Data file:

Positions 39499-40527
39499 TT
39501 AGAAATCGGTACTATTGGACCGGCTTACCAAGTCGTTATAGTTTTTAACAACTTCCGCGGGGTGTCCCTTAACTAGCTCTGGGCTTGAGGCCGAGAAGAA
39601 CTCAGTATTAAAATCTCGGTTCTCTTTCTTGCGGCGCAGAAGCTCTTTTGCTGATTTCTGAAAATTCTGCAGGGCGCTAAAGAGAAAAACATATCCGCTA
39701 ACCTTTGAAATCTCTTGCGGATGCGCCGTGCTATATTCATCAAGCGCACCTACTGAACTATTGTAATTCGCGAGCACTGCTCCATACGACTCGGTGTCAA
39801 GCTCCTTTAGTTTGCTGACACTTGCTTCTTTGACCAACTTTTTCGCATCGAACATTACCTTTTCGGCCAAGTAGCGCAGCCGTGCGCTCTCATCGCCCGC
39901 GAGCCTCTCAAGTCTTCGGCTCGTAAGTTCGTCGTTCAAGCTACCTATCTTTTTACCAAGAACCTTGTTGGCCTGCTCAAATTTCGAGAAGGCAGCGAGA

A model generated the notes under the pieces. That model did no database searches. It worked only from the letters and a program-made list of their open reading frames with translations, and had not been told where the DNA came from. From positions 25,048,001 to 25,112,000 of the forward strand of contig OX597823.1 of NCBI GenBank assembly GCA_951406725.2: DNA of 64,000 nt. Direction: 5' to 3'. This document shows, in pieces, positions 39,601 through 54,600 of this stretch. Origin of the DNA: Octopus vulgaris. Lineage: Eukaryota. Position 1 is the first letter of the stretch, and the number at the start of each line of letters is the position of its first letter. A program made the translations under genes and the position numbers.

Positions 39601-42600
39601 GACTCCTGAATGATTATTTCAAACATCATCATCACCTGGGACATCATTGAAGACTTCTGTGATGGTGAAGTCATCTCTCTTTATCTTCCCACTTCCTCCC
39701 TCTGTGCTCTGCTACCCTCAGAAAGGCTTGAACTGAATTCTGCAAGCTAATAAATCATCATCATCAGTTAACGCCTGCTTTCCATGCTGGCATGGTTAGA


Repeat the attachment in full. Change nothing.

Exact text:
Positions 39499-40527
39499 TT
39501 AGAAATCGGTACTATTGGACCGGCTTACCAAGTCGTTATAGTTTTTAACAACTTCCGCGGGGTGTCCCTTAACTAGCTCTGGGCTTGAGGCCGAGAAGAA
39601 CTCAGTATTAAAATCTCGGTTCTCTTTCTTGCGGCGCAGAAGCTCTTTTGCTGATTTCTGAAAATTCTGCAGGGCGCTAAAGAGAAAAACATATCCGCTA
39701 ACCTTTGAAATCTCTTGCGGATGCGCCGTGCTATATTCATCAAGCGCACCTACTGAACTATTGTAATTCGCGAGCACTGCTCCATACGACTCGGTGTCAA
39801 GCTCCTTTAGTTTGCTGACACTTGCTTCTTTGACCAACTTTTTCGCATCGAACATTACCTTTTCGGCCAAGTAGCGCAGCCGTGCGCTCTCATCGCCCGC
39901 GAGCCTCTCAAGTCTTCGGCTCGTAAGTTCGTCGTTCAAGCTACCTATCTTTTTACCAAGAACCTTGTTGGCCTGCTCAAATTTCGAGAAGGCAGCGAGA

A model generated the notes under the pieces. That model did no database searches. It worked only from the letters and a program-made list of their open reading frames with translations, and had not been told where the DNA came from. From positions 25,048,001 to 25,112,000 of the forward strand of contig OX597823.1 of NCBI GenBank assembly GCA_951406725.2: DNA of 64,000 nt. Direction: 5' to 3'. This document shows, in pieces, positions 39,601 through 54,600 of this stretch. Origin of the DNA: Octopus vulgaris. Lineage: Eukaryota. Position 1 is the first letter of the stretch, and the number at the start of each line of letters is the position of its first letter. A program made the translations under genes and the position numbers.

Positions 39601-42600
39601 GACTCCTGAATGATTATTTCAAACATCATCATCACCTGGGACATCATTGAAGACTTCTGTGATGGTGAAGTCATCTCTCTTTATCTTCCCACTTCCTCCC
39701 TCTGTGCTCTGCTACCCTCAGAAAGGCTTGAACTGAATTCTGCAAGCTAATAAATCATCATCATCAGTTAACGCCTGCTTTCCATGCTGGCATGGTTAGA